Our guest blogger is Robin Chait, Associate Director for Teacher Quality at the Center for American Progress Action Fund.
The Indiana Department of Education recently introduced a new evaluation system for principals that raises expectations for effective leaders in the state and will soon introduce a teacher evaluation system that raises standards for teachers as well. Even though Indiana is not a recipient of Race to the Top funding, it is still implementing one its core provisions.
This development is one of many that demonstrates that Race to the Top is having an effect that extends beyond the states that are receiving funds. Other examples include the fact that Colorado continues to implement the teacher and principal evaluation system that it proposed as part of its Race to the Top application, despite not receiving an award. Similarly, Louisiana continues to implement its new teacher evaluation system, despite not receiving an award.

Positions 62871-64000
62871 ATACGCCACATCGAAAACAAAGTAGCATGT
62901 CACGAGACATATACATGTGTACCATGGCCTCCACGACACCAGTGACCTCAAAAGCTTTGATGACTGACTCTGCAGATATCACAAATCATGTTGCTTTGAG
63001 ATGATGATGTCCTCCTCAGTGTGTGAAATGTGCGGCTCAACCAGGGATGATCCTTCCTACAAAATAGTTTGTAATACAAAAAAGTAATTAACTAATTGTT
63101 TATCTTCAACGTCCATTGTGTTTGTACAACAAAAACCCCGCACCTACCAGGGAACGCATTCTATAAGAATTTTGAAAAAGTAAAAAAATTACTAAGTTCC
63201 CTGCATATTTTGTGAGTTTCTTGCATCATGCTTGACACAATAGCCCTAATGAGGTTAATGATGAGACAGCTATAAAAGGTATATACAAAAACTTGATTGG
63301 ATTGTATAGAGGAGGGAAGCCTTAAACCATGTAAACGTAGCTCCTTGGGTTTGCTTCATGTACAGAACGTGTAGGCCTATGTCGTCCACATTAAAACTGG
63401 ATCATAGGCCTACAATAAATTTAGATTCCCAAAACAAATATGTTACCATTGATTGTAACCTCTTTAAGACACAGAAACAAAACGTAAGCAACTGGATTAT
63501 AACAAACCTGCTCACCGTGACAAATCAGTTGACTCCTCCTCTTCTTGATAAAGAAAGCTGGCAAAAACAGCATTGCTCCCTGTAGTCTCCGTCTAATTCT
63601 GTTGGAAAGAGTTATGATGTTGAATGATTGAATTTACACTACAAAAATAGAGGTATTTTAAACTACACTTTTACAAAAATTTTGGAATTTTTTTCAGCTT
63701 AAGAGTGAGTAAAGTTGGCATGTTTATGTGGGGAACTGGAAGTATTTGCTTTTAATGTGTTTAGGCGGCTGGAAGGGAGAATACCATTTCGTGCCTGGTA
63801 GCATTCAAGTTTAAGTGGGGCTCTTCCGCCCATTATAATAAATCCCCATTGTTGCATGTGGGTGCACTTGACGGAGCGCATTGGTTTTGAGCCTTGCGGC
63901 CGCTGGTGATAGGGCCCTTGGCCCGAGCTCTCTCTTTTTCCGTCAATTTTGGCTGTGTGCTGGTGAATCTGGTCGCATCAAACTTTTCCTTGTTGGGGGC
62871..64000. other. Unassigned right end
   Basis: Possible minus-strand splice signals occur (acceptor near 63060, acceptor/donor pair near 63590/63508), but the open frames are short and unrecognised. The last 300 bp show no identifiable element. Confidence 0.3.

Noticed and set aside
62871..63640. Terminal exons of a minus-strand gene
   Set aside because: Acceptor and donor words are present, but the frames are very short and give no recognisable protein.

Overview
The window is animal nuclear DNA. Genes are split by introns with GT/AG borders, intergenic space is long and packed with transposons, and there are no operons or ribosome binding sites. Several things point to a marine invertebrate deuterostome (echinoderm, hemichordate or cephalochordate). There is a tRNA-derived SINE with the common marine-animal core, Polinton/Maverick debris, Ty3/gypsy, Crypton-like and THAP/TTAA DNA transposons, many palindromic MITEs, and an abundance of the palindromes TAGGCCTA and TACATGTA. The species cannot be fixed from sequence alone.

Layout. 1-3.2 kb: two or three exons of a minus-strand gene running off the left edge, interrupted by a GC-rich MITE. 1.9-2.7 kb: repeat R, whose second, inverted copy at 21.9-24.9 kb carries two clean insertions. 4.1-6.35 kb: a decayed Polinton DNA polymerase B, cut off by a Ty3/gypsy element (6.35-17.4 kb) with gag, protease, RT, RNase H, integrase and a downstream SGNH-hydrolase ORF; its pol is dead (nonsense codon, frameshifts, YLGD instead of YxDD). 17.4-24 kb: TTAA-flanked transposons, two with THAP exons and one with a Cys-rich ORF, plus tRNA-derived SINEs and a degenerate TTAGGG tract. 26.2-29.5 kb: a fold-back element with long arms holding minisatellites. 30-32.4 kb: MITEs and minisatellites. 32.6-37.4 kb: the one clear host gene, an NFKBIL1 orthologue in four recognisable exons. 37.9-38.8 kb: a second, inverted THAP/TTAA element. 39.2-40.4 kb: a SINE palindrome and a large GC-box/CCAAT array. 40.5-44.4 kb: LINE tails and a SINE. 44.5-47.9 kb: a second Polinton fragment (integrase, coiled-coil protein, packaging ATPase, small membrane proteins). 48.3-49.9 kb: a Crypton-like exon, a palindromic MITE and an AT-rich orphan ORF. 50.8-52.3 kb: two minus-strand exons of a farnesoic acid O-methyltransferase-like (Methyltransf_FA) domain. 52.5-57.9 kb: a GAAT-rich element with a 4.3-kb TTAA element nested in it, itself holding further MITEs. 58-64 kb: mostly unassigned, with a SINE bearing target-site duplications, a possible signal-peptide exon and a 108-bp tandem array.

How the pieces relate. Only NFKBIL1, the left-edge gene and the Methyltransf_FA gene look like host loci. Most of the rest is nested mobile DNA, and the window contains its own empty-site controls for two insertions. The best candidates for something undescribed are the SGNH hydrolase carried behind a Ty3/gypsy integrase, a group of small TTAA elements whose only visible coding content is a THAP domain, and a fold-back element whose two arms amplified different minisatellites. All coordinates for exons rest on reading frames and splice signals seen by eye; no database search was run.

[House Education Committee Chairman John] Kline (R-MN) repeated his concerns over reauthorizing the federal Race to the Top funding and his plans as chair of the House Education and Workforce Committee. “I’m supportive of reducing the federal presence from the federal government and fixing No Child Left Behind,” Kline said.
This is unfortunate since the program has gotten tremendous bang for its buck. RTTT only provided $4.35 billion in funding, yet many states have adopted reforms that would have been unimaginable two years ago. For example, 43 states so far have adopted a set of rigorous, common state standards in language arts and mathematics.
Congress should authorize another round of the Race to the Top when they consider the President’s budget this sprint. It’s hard to imagine a more productive use of federal education funds.